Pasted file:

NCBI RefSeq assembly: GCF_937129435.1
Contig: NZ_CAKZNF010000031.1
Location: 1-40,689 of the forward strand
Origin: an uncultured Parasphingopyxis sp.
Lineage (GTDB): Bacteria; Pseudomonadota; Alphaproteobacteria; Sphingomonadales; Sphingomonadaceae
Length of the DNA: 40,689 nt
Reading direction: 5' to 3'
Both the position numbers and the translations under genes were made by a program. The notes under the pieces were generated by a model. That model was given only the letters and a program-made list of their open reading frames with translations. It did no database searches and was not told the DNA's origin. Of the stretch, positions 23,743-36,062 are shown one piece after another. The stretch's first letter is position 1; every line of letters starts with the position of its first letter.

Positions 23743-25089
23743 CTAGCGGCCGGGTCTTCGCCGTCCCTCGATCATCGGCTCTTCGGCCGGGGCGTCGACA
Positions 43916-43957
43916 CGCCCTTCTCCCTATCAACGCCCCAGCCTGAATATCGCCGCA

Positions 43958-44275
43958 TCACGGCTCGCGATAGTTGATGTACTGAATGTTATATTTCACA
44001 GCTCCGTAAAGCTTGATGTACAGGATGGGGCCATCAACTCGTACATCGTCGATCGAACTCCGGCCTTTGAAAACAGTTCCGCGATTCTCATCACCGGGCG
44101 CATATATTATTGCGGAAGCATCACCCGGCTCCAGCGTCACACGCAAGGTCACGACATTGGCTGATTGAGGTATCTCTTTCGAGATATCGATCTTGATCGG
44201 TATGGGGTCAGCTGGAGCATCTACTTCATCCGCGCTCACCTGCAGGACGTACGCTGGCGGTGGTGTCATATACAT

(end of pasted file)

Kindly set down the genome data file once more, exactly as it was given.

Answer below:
NCBI RefSeq assembly: GCF_937129435.1
Contig: NZ_CAKZNF010000031.1
Location: 1-40,689 of the forward strand
Origin: an uncultured Parasphingopyxis sp.
Lineage (GTDB): Bacteria; Pseudomonadota; Alphaproteobacteria; Sphingomonadales; Sphingomonadaceae
Length of the DNA: 40,689 nt
Reading direction: 5' to 3'
Both the position numbers and the translations under genes were made by a program. The notes under the pieces were generated by a model. That model was given only the letters and a program-made list of their open reading frames with translations. It did no database searches and was not told the DNA's origin. Of the stretch, positions 23,743-36,062 are shown one piece after another. The stretch's first letter is position 1; every line of letters starts with the position of its first letter.

Positions 23743-25089
23743 CTAGCGGCCGGGTCTTCGCCGTCCCTCGATCATCGGCTCTTCGGCCGGGGCGTCGACA
Positions 43916-43957
43916 CGCCCTTCTCCCTATCAACGCCCCAGCCTGAATATCGCCGCA

Positions 43958-44275
43958 TCACGGCTCGCGATAGTTGATGTACTGAATGTTATATTTCACA
44001 GCTCCGTAAAGCTTGATGTACAGGATGGGGCCATCAACTCGTACATCGTCGATCGAACTCCGGCCTTTGAAAACAGTTCCGCGATTCTCATCACCGGGCG
44101 CATATATTATTGCGGAAGCATCACCCGGCTCCAGCGTCACACGCAAGGTCACGACATTGGCTGATTGAGGTATCTCTTTCGAGATATCGATCTTGATCGG
44201 TATGGGGTCAGCTGGAGCATCTACTTCATCCGCGCTCACCTGCAGGACGTACGCTGGCGGTGGTGTCATATACAT